where β = α - 1(0 < β < 1). Hence, (3.16) holds.

By doing the same procedures as Steps 1-4, we can prove that (3.16) holds for all α ≥ 0.

Step 5. We show that for any α ≥ 0, system (1.1) has a bounded absorbing set in Hα. We first consider the case of <a onClick="popup('http://www.boundaryvalueproblems.com/content/2011/1/39/mathml/M69','MathML',630,470);return false;" target="_blank" href="http://www.boundaryvalueproblems.com/content/2011/1/39/mathml/M69">View MathML</a>.

From Theorem 3.1 we have known that the extended Fisher-Kolmogorov equation possesses a global attractor in H space, and the global attractor of this equation consists of equilibria with their stable and unstable manifolds. Thus, each trajectory has to converge to a critical point. From (3.9) and (3.16), we deduce that for any <a onClick="popup('http://www.boundaryvalueproblems.com/content/2011/1/39/mathml/M70','MathML',630,470);return false;" target="_blank" href="http://www.boundaryvalueproblems.com/content/2011/1/39/mathml/M70">View MathML</a> the solution u(t, φ) of system (1.1) converges to a critical point of F. Hence, we only need to prove the following two properties:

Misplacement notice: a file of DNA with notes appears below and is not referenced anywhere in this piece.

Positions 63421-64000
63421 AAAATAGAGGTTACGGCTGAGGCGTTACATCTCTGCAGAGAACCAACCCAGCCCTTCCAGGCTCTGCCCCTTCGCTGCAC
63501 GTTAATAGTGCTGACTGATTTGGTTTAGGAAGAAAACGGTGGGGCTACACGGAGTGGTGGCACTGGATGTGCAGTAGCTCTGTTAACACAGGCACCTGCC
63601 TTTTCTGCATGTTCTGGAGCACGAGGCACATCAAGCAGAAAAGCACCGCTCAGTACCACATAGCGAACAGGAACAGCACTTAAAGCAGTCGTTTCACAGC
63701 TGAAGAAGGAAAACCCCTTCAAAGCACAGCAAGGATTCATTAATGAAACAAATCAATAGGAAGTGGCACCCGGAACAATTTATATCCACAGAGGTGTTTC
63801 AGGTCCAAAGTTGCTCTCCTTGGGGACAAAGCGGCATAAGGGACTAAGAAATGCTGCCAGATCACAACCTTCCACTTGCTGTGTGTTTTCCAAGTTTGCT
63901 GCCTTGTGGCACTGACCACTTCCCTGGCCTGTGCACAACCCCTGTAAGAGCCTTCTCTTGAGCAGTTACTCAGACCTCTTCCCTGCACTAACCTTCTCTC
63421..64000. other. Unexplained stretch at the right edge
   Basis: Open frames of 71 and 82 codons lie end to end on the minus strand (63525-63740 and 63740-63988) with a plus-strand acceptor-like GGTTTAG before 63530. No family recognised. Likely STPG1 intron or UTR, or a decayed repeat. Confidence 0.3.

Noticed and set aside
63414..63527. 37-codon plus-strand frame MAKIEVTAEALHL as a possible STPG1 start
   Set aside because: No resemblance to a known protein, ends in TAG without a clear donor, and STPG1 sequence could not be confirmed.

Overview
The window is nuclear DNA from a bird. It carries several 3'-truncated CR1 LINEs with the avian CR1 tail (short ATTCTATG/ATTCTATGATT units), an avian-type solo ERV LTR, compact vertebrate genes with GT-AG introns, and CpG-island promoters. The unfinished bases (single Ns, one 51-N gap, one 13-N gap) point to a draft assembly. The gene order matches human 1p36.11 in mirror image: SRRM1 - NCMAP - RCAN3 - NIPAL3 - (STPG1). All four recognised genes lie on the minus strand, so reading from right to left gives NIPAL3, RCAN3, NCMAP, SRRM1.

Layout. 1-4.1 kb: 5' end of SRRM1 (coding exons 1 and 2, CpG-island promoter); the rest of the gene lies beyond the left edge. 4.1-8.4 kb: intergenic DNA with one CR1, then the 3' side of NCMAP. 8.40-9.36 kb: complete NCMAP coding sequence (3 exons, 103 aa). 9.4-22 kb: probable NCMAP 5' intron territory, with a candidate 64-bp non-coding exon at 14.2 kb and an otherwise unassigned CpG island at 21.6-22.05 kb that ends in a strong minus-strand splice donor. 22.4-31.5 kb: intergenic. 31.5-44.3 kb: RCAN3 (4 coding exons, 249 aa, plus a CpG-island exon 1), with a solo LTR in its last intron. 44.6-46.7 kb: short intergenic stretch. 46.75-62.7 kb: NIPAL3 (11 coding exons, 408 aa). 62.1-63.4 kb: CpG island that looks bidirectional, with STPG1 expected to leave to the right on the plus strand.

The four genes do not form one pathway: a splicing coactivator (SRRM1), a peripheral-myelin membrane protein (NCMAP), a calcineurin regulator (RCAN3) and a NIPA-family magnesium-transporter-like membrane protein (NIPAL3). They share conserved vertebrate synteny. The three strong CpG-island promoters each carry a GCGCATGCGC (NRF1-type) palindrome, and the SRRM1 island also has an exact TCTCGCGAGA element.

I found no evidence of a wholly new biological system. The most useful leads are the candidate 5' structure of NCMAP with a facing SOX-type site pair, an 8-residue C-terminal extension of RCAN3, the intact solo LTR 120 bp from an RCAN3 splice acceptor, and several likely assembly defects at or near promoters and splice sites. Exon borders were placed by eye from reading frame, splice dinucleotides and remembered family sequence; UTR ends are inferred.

(1) <a onClick="popup('http://www.boundaryvalueproblems.com/content/2011/1/39/mathml/M71','MathML',630,470);return false;" target="_blank" href="http://www.boundaryvalueproblems.com/content/2011/1/39/mathml/M71">View MathML</a>,

(2) the set <a onClick="popup('http://www.boundaryvalueproblems.com/content/2011/1/39/mathml/M72','MathML',630,470);return false;" target="_blank" href="http://www.boundaryvalueproblems.com/content/2011/1/39/mathml/M72">View MathML</a> is bounded.

Property (1) is obviously true, we now prove (2) in the following. It is easy to check if DF(u) = 0, u is a solution of the following equation